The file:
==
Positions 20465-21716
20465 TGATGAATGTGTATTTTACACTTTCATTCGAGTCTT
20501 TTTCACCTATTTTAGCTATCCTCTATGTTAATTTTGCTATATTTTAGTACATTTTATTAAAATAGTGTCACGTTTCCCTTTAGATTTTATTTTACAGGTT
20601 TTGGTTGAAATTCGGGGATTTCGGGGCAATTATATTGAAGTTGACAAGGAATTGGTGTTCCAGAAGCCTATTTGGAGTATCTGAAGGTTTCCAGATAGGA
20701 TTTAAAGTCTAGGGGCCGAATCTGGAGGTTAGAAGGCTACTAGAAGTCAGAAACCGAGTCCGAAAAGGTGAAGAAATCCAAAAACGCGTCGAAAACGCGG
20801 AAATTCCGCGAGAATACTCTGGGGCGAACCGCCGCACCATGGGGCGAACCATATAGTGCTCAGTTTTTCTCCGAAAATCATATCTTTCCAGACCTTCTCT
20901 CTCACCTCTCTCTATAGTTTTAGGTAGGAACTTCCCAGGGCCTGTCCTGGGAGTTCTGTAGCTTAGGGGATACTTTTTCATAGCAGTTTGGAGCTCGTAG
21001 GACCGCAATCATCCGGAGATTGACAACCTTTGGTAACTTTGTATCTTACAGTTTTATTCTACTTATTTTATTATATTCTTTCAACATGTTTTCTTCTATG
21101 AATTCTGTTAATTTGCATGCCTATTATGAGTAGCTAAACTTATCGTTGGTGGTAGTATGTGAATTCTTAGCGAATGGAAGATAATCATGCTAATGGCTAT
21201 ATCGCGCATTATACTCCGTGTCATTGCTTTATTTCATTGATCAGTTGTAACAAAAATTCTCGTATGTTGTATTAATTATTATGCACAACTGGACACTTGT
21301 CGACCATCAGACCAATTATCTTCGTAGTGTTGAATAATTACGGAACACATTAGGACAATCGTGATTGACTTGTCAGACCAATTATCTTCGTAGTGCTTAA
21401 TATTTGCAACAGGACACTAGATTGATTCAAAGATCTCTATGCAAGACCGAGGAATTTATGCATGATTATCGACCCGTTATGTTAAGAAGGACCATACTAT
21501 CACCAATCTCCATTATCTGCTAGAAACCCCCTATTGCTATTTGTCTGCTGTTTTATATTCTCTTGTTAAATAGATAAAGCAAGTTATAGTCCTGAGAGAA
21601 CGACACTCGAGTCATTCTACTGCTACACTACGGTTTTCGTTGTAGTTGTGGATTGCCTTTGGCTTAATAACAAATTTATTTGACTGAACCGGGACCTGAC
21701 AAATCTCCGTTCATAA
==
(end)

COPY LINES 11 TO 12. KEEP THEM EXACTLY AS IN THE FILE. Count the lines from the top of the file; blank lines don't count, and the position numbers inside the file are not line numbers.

21301 CGACCATCAGACCAATTATCTTCGTAGTGTTGAATAATTACGGAACACATTAGGACAATCGTGATTGACTTGTCAGACCAATTATCTTCGTAGTGCTTAA
21401 TATTTGCAACAGGACACTAGATTGATTCAAAGATCTCTATGCAAGACCGAGGAATTTATGCATGATTATCGACCCGTTATGTTAAGAAGGACCATACTAT